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Google says to block search engine in Australia if forced to pay for news

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Google says to block search engine in Australia if forced to pay for news

By Renju Jose



FILE PHOTO: FILE PHOTO: An illuminated Google logo is seen inside an office building in Zurich, Switzerland December 5, 2018. REUTERS/Arnd Wiegmann/File Photo


SYDNEY (Reuters) - Alphabet Inc's Google said on Friday it would block its search engine in Australia if the government proceeds with a new code that would force it and Facebook Inc to pay media companies for the right to use their content.


Google's threat escalates a battle with publishers such as News Corp that is being closely watched around the world. The search giant had warned that its 19 million Australian users would face degraded search and YouTube experiences if the new code were enforced.


Australia is on course to pass laws that would make tech giants negotiate payments with local publishers and broadcasters for content included in search results or news feeds. If they cannot strike a deal, a government-appointed arbitrator will decide the price.


"Coupled with the unmanageable financial and operational risk if this version of the Code were to become law, it would give us no real choice but to stop making Google Search available in Australia," Mel Silva, managing director for Australia and New Zealand, told a senate committee.


Silva made no mention of YouTube in prepared remarks, as the video service is expected to be exempted under revisions to the code last month.


Google's comments drew a sharp rebuke from Australian Prime Minister Scott Morrison who said the country makes its rules for "things you can do in Australia."


"People who want to work with that in Australia, you're very welcome. But we don't respond to threats," Morrison told reporters.


At the inquiry, Australian Competition and Consumer Commission chair Rod Sims, who has overseen the new rules, said he could not predict what the tech giants would do but said "there's always brinkmanship in serious negotiations".


"They talk of commercial deals where they're in full control of the deal," he said. "In my view that's not a commercial deal."


Google has called the code overly broad and said that without revisions, offering even a limited search tool would be too risky.

The company does not disclose sales from Australia, but search ads are its biggest contributor to revenue and profit globally.


The United States government this week asked Australia to scrap the proposed laws, which have broad political support, and suggested Australia should pursue a voluntary code instead.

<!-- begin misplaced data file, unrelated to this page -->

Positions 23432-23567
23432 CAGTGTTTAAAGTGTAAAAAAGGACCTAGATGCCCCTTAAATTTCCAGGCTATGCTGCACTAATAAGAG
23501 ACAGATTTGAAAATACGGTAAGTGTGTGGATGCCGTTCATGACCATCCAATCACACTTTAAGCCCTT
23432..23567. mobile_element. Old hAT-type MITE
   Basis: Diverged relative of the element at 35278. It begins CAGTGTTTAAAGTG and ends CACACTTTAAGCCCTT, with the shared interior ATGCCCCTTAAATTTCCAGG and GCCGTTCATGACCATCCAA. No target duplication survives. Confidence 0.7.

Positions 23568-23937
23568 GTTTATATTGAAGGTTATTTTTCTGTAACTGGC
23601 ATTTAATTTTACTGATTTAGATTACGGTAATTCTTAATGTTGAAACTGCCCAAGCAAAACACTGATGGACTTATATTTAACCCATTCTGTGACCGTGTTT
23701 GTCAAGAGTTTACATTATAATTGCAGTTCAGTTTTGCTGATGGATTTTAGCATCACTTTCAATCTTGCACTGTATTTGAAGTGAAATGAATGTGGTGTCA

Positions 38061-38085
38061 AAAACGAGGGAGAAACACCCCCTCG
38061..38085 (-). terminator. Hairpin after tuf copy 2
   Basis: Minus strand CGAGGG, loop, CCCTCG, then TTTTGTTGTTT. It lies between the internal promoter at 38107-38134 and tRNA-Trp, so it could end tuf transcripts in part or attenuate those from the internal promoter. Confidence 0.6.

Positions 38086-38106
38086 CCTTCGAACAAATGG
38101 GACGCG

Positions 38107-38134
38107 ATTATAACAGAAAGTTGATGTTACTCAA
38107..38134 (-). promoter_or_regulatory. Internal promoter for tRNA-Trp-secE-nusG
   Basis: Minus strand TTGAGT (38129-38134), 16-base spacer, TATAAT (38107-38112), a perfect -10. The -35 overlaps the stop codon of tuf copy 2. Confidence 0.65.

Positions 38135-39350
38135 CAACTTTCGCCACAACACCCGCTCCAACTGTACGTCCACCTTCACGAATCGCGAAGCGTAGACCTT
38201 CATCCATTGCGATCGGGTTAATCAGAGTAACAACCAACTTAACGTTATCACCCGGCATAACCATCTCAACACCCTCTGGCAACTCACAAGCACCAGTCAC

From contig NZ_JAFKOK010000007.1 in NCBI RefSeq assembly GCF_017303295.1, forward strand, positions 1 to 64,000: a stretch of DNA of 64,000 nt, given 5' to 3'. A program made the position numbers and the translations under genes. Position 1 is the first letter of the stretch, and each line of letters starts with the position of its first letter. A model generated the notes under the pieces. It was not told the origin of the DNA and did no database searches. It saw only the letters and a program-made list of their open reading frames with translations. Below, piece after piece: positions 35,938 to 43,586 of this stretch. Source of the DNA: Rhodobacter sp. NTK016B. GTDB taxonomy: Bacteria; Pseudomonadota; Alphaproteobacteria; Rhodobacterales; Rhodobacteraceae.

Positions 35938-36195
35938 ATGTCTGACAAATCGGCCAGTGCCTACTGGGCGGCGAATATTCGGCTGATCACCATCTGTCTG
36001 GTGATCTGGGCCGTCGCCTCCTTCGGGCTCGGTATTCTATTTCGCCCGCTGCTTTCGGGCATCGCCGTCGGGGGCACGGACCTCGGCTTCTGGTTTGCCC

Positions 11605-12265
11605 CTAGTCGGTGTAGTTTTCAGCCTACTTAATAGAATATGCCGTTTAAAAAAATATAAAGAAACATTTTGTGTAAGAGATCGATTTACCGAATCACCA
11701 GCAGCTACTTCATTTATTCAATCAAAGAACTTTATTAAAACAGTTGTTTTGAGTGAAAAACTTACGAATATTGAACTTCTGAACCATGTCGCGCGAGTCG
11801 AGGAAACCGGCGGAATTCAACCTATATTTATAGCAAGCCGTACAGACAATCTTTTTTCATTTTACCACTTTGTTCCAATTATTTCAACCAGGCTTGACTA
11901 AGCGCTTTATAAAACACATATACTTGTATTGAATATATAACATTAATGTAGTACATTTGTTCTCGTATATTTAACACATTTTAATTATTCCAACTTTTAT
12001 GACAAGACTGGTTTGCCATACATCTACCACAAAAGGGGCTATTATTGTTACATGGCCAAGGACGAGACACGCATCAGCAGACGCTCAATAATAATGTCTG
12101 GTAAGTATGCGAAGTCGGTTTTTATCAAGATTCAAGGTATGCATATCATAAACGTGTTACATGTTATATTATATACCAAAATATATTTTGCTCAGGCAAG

Australia announced the legislation last month after an investigation found Google and social media giant Facebook held too much market power in the media industry, a situation it said posed a potential threat to a well-functioning democracy.


Google's threat to limit its services in Australia came just hours after the internet giant reached a content-payment deal with some French news publishers as part of three-year, $1.3-billion push to support publishers.


Google's testimony "is part of a pattern of threatening behaviour that is chilling for anyone who values our democracy," said Peter Lewis, director of the Australia Institute's Centre for Responsible Technology.


(Reporting by Renju Jose; Editing by Byron Kaye and Gerry Doyle)



-- © Copyright Reuters 2021-01-23
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Excellent news. Well done Australia. Threats by these arrogant, social media leeches should be met head on. There are  other search engines, and I would expect a few more to pop up now.

Take your Google and jam it where the the sun don't shine, Sunshine..................and while they're at it, they can jam Facebook and Twitter in the same orifice!    

If Oz hold their nerve other countries will follow

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Never heard of new search engines to just "pop up" especially with anything close to the content of goggle.

Anyway, good luck to Aus. Facebook has 2.7 billion users and Google over one billion.

Aus. users are a very very small part of their business doubt they will be missed much by these popular worldwide tech. giants. 

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18 minutes ago, natway09 said:

This discussion never came up when Murdoch's News Corp & his cronies Companies  basically had a stranglehold on the worlds media for how many years ?


You mean the people wanting Google to pay them now because their business model hasn't kept up with the times?


Bit of a difference comparing the challenges they faced in the "good old days" to now; didn't really have someone scraping their printed edition as soon as it hit the street then reprinting it basically instantly.

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Was the "banning" of the ABC from their search engine a commercial decision or a threat to the Oz government. I have no respect for the wimps running the government but I hope they grow some for this fight. They bowed to all of the lies from Pompeo so I will not hold my breath.

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